Unnatural Texas?

The Invasive Species Dilemma

978-1-62349-705-7 Cloth
6 x 9 x 0 in
272 pp. 72 color photos. 12 maps. Table. Index.
Pub Date: 02/14/2019


  • Cloth $32.00
The story of introduced species in Texas is long (hogs were introduced by European settlers in the 1500s) and fraught with controversy. In Unnatural Texas? The Invasive Species Dilemma, Robin W. Doughty and Matt Warnock Turner introduce the “big hitters” of invasive species in the state. They profile the usual suspects—feral hogs, salt cedar, and fire ants—and also lesser known invasives, such as cats and sparrows. Blending natural and environmental history with geography, this book is a much-needed, balanced exploration of invasive species in Texas.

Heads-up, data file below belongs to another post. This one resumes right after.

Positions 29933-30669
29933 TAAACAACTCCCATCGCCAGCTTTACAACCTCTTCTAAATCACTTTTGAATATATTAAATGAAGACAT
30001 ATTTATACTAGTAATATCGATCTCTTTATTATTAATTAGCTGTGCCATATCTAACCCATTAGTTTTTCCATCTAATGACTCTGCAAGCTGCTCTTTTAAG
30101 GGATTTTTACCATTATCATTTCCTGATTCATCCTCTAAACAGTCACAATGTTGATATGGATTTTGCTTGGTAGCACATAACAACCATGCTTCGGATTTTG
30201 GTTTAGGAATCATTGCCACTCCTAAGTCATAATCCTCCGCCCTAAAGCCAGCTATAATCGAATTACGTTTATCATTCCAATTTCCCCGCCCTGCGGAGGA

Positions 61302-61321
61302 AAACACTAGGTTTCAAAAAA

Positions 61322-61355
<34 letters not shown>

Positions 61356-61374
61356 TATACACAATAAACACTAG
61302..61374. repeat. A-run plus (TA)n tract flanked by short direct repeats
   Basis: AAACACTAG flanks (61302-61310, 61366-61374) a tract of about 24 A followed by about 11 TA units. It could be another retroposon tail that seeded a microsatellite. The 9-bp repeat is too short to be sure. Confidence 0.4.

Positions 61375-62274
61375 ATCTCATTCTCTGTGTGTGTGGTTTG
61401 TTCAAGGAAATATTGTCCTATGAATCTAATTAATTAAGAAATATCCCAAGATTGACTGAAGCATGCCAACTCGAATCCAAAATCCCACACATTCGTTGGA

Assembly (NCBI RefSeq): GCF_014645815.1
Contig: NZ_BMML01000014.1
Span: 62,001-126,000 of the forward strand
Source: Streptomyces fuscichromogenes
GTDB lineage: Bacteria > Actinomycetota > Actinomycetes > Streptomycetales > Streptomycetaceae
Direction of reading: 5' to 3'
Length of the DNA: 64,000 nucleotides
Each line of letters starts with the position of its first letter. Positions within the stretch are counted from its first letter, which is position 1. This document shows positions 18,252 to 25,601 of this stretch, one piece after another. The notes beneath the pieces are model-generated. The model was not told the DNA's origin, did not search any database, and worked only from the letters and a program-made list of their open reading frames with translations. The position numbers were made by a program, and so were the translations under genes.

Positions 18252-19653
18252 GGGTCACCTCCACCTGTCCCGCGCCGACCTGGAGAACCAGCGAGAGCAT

The distinctions between native and invasive are not hard and fast, and perceptions of what is invasive have changed over the centuries. A striking example, free-ranging cats—domestic, stray, and feral—can wreak havoc on small mammal and bird populations. There is not a one-size-fits-all solution for invasives, and removal or complete eradication may not be possible or even desirable. The dilemma of what to do about invasive species also raises moral, social, economic, and cultural questions. This engaging introduction to the concept of invasive species in Texas will provide context for readers and will educate people on this important issue facing the state.

Gideon Lincecum Nature and Environment Series

Published by Texas A&M University Press